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Massachusetts SJC considers animal cruelty case involving ill dog

The John Adams Courthouse in Boston, home of the Mass. Supreme Judicial Court.
Robin Lubbock
The John Adams Courthouse in Boston, home of the Mass. Supreme Judicial Court.

Massachusetts' highest court is considering a case about whether a dog owner should be brought up on cruelty charges for refusing to euthanize their ill pet despite such advice from a veterinarian.

A lower court threw out the charge saying state law does not require pet owners to put sick animals down. And the state's appeals court agreed.

The case stems from a complaint filed against Maryann Russo, of Quincy. According to court documents, she brought the dog, named Tipper to a veterinarian late in 2020. The animal had a large mass and the doctor recommended surgery. Russo declined, but a few weeks later brought Tipper back to the vet looking to have the surgery. Instead, it was recommended that the dog be put down because of its condition.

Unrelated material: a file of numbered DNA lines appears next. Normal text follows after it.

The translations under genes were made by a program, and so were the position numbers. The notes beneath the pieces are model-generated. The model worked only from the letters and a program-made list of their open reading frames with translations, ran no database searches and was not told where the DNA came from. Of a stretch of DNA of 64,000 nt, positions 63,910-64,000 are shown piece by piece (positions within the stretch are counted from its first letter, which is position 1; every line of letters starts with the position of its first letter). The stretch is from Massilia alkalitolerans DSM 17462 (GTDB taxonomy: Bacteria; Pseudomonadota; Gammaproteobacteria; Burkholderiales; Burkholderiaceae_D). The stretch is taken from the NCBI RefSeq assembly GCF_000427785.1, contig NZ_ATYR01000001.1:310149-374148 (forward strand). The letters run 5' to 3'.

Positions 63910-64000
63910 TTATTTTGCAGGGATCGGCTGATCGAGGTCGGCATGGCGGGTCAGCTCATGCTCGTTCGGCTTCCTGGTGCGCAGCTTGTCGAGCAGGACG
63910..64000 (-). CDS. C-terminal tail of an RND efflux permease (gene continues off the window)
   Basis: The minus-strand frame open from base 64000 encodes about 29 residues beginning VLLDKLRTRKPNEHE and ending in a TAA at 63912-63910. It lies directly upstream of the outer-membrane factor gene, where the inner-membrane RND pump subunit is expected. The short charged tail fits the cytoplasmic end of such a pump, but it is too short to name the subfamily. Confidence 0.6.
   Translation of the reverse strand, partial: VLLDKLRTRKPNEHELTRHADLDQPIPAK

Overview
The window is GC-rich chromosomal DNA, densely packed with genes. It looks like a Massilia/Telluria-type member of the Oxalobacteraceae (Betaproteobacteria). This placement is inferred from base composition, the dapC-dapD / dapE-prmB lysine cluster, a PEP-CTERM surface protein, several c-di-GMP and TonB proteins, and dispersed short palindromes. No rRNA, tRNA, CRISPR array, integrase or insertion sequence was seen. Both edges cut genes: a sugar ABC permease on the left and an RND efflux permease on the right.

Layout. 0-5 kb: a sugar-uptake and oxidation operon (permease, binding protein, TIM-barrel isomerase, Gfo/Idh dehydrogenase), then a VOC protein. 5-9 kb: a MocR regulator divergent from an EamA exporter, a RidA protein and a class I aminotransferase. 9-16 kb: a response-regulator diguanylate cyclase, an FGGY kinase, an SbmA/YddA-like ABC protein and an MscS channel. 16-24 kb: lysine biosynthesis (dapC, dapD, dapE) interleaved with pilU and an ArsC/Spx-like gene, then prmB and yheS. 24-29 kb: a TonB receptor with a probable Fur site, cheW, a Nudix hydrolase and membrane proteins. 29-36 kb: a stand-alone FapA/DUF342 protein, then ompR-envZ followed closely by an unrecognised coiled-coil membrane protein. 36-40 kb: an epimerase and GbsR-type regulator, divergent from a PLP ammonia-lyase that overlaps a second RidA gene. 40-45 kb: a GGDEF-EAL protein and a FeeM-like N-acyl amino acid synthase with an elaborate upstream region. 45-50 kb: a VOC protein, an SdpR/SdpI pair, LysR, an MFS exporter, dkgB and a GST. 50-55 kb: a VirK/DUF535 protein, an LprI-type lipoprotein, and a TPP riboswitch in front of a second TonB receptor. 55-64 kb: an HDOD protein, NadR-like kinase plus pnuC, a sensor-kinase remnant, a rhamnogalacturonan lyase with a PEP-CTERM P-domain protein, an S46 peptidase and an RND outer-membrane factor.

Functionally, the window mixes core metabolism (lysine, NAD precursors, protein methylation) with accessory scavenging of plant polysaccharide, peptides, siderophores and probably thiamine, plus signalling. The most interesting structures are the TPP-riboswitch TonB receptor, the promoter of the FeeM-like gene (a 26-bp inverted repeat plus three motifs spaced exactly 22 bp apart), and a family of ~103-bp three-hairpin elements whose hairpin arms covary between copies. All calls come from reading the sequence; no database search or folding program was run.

Russo then allegedly said she was taking the dog to another veterinarian for a second opinion. The doctor followed up by filing an animal cruelty complaint. A visit to Russo’s home by police found the dog allegedly was barely breathing, appeared stiff and was allegedly suffering.

During oral arguments before the Supreme Judicial Court, Attorney Jason Bolio, representing Russo, contended despite police finding the dog near death after a complaint was filed, the dog was well cared for and not being abused. And Justice Scott Kafker disagreed.

“I would suggest the physical condition of the animal and the condition in which the animal was found would suggest there's no evidence of abuse. That everything was being done to provide pallative care...,” Bolio said before being interrupted by Kafker, who said “come on.”

“There's no evidence that this was the right way of dealing with this dog?" Kafker asked.

Bolio replied: “There’s no evidence that she actively and intentionally abused this animal.”

And Kafker responded: “I get that she doesn’t want the dog to suffer, but the dog is suffering and that’s different.”

Prosecutors from the Norfolk District Attorney's office are seeking to reinstate the charge against Russo. The SJC took the matter under advisement.

Adam joined NEPM as a freelance reporter and fill-in operations assistant during the summer of 2011. For more than 15 years, Adam has had a number stops throughout his broadcast career, including as a news reporter and anchor, sports host and play-by-play announcer as well as a producer and technician.
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